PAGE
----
SPRING: Thursdays, 4:00 PM – 7:00 PM
February 5 - May 14, 2015
Meets at MIT, Building and Room TBD
Science and Technology are relatively insulated from wider public deliberation -- art and literary criticism are familiar; but not "science criticism." Yet there is a large body of social interpretation of science and technology, to which feminist, anti-racist, and other critical analysts and activists have made significant contributions. Building on this work, this course sets out to challenge the barriers of expertise, gender, race, class, and place that restrict wider access to and understanding of the production of scientific knowledge and technologies. In this spirit, students participate in an innovative, problem-based learning approach that allows you to shape your own directions of inquiry and re-engage with yourselves as avid learners and inquirers. At the same time as you are developing critical faculties as investigators you are also learning tools and processes for teaching and engagement with wider communities. In these inquiries students are guided by individualized bibliographies co-constructed with the instructors and by the projects of the other students. Students from all fields and levels of preparation are encouraged to join and learn about gender, race, and the complexities of science and technology.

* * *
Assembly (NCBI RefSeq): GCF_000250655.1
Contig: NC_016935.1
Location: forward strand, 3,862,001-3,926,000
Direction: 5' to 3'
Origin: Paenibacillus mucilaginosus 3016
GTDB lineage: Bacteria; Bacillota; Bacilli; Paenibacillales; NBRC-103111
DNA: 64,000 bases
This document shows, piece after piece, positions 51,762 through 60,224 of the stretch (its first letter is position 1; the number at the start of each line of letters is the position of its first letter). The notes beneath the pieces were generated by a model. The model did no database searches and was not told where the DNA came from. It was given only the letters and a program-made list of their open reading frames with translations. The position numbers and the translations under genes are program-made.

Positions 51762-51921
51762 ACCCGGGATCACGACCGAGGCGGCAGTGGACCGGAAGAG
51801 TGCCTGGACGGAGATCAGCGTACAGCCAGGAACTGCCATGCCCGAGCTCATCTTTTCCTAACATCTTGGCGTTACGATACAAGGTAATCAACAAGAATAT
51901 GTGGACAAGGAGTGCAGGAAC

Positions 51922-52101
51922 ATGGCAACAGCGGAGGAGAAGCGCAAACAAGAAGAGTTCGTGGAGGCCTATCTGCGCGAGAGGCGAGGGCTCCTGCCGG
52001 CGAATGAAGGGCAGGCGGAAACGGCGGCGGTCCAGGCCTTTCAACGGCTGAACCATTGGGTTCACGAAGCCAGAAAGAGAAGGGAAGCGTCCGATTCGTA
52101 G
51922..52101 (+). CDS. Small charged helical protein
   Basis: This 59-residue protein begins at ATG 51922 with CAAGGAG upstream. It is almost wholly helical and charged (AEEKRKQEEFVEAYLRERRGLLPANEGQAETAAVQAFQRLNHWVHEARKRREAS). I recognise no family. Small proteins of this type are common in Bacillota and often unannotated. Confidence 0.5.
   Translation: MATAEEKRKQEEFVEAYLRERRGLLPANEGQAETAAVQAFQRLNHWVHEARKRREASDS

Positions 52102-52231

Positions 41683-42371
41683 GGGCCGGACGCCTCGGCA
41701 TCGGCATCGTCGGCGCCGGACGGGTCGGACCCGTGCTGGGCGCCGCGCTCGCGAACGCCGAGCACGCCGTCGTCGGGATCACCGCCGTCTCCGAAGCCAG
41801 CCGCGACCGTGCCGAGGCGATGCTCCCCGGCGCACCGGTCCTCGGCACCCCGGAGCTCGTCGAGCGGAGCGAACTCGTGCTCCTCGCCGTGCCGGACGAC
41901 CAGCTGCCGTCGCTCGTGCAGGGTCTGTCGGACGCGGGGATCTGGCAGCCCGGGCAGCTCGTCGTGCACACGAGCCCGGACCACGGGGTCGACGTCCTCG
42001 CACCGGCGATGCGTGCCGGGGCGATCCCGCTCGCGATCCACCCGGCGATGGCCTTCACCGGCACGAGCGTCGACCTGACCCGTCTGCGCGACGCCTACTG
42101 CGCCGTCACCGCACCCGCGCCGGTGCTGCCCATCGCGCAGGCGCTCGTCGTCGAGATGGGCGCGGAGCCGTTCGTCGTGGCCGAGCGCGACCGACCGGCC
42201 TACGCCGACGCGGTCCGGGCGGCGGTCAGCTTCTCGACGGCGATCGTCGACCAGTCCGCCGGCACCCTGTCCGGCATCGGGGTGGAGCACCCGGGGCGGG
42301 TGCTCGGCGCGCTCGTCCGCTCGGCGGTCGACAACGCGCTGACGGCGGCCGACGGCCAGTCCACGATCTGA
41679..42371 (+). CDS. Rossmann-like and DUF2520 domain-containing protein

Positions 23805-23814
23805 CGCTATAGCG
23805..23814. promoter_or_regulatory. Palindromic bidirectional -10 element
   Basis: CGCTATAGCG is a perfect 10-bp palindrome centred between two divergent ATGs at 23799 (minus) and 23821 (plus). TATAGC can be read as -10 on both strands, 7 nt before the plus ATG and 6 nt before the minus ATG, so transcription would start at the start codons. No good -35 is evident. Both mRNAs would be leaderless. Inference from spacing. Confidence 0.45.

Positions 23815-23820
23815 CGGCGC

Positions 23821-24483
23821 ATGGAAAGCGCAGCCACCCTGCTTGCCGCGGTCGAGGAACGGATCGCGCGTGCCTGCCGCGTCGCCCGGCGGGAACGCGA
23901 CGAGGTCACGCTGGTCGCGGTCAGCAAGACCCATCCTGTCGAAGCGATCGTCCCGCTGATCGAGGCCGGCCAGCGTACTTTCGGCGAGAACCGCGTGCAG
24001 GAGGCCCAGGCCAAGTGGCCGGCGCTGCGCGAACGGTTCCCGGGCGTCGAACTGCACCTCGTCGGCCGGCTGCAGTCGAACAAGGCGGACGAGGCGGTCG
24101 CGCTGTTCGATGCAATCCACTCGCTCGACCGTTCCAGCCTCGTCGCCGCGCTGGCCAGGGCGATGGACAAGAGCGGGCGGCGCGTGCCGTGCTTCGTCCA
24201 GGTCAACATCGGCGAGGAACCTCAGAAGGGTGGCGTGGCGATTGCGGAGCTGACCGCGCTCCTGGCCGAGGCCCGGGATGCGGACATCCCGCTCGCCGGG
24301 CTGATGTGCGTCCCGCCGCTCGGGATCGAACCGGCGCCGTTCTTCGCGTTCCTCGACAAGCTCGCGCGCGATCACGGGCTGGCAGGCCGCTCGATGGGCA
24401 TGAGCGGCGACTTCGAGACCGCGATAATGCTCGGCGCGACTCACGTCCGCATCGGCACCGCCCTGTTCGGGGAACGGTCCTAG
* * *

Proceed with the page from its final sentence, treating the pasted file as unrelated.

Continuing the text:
Peter Taylor is a Professor at UMass Boston, where he directs the graduate programs on Science in a Changing World and Critical and Creative Thinking. His teaching spans biomedical and environmental sciences, science and technology studies, critical pedagogy, and reflective practice. He is the author of Unruly Complexity: Ecology, Interpretation, Engagement and Nature-Nurture? No (forthcoming), co-author of Taking Yourself Seriously: Processes of Research and Engagement, and co-editor of Changing Life: Genomes, Ecologies, Bodies, Commodities.
Kim Surkan has taught in the Women’s and Gender Studies Program at
MIT since 2005. Dr. Surkan does interdisciplinary work in queer,
feminist, and new media studies with a humanities focus, and is currently
writing a series of articles on technology and the (trans)gendered body.